What Can You Do to Avoid Customs Exams?
There are many things shippers can do to avoid or minimize the chances for such exams. Here is just a couple of things to remember that could save you time and money before shipping your goods internationally.
- Provide clear, accurate documents before your goods are shipped, and use a professional Freight Forwarder and a Customs Broker that understand the processes and documentations required by CBP. Our international staff insures that all documents are completed correctly and only use qualified customs brokers to insure that shipments are cleared on a timely basis.
- If you can avoid co-loading your goods, it can help prevent unnecessary exposure to other shipments which might otherwise cause you to share in the cost of their inspection, not to mention delays. This may be a bit more costly, but it can save you time and aggravation in the long run. We recommend that shipments are not consolidated as this gives us more control over our shipment, and avoid unnecessary delays.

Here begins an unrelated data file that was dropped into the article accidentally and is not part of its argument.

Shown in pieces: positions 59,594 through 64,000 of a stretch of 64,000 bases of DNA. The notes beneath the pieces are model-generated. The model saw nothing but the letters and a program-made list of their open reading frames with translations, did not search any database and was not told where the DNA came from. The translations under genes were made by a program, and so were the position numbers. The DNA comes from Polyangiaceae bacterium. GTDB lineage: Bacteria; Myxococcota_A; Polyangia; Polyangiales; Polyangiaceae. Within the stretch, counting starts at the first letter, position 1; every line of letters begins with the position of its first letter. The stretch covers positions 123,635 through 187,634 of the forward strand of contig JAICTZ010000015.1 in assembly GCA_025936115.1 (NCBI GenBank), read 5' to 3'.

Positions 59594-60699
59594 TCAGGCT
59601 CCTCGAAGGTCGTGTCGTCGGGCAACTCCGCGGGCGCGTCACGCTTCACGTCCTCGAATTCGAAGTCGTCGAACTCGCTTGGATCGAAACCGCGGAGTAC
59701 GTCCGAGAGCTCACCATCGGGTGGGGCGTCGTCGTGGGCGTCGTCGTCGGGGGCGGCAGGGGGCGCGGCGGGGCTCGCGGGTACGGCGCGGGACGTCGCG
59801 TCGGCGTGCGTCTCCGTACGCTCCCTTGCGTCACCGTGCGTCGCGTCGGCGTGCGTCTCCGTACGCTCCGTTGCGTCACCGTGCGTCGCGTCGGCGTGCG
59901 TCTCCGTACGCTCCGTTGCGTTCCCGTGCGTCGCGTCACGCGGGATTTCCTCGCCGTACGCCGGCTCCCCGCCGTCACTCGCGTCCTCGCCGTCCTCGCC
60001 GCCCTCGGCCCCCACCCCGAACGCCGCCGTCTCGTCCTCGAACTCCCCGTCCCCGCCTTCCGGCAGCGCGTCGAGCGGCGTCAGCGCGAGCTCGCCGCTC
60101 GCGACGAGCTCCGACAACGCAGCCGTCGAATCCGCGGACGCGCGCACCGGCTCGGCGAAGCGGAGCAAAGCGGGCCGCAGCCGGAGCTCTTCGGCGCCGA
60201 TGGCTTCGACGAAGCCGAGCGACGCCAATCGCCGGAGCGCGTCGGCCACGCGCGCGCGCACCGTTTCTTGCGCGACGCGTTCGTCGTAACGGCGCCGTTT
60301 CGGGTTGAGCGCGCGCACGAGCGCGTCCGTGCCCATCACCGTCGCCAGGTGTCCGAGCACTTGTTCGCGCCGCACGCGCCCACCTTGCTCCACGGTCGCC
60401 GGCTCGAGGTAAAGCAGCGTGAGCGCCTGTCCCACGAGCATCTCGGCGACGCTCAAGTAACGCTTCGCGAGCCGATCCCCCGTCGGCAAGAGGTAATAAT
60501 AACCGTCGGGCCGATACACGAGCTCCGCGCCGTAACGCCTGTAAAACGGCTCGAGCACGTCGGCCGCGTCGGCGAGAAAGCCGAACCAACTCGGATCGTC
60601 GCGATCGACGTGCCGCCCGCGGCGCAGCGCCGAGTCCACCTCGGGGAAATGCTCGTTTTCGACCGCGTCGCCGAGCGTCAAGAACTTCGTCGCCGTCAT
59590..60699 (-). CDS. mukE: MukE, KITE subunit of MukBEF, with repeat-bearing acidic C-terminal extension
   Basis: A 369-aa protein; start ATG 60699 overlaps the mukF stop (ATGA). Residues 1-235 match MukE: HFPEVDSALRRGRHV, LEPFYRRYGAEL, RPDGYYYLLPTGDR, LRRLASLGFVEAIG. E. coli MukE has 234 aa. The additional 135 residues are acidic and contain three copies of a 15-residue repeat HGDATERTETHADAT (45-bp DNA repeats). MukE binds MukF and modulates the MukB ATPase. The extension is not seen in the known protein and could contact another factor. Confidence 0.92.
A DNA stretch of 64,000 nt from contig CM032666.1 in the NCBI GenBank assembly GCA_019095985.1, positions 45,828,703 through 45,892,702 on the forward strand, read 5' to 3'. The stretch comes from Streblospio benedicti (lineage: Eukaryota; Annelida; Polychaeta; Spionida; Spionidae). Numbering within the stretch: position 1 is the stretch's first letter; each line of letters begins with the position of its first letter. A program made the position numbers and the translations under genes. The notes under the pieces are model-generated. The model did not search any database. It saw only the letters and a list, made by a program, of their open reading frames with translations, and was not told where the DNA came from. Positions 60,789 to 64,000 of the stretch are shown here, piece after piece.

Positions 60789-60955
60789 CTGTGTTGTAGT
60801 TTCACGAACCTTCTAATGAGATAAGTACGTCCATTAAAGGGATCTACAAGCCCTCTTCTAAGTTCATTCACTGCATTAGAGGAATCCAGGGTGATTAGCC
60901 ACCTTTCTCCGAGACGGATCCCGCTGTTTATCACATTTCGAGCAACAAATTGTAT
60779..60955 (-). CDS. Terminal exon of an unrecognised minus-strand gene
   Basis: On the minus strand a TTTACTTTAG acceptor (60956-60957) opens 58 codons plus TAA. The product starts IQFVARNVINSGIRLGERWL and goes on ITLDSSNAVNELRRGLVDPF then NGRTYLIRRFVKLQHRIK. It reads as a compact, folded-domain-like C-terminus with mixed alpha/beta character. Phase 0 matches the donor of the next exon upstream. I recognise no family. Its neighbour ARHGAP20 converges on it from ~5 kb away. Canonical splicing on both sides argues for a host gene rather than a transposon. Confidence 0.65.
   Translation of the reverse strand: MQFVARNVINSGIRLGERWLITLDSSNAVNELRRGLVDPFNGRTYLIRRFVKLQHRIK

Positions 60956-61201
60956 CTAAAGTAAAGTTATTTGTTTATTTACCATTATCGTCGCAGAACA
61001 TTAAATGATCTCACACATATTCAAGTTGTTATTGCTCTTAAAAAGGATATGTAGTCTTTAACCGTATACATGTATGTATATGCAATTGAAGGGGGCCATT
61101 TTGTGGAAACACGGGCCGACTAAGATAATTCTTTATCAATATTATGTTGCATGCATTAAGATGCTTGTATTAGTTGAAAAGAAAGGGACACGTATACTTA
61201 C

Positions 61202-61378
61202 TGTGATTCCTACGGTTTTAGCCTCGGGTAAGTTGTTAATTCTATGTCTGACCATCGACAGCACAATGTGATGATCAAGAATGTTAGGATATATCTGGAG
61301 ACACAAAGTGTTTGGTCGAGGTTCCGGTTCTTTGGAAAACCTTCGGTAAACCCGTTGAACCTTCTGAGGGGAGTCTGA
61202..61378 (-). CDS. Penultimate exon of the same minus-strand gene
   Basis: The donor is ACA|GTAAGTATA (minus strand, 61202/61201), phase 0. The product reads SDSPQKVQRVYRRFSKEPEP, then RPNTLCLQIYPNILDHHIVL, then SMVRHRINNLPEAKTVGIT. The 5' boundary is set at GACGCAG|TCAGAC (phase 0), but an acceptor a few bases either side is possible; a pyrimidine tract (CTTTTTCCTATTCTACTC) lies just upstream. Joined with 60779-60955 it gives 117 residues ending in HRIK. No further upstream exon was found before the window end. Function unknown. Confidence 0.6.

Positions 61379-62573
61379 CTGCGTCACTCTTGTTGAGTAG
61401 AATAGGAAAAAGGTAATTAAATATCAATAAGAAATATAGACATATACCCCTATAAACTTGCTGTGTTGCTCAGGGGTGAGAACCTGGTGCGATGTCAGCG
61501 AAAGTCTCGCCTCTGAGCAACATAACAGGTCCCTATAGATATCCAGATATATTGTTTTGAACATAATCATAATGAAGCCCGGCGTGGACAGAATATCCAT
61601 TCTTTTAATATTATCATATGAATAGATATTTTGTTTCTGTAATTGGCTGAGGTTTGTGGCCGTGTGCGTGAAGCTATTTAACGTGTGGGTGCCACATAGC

- Get to be known by CBP by applying for a Continuous Entry Bond or (CEB). This will help expedite your shipments and reduce the risk of exams by showing customs you are a reliable shipper. At Dewitt Worldwide, we are a known shipper, with over 4,000 international shipments yearly we enjoy good working relationships with all our partners.
- Make sure you hire reliable partners to handle your shipments. Proving to the CBP that you utilized a secure supply chain or known shippers will decrease your chances of being flagged for a Customs Exam. Our team is ready and able to become your professional partner for all your international shipping needs. We stand ready to assist you with your next international shipment.
DeWitt Move Worldwide Can Help
Not having your shipments selected for Custom Exam must be your priority, and using only known partners is one of the best ways to reduce the chance of being flagged for exams.
For more information on how The Dewitt Companies can help you with your international shipments.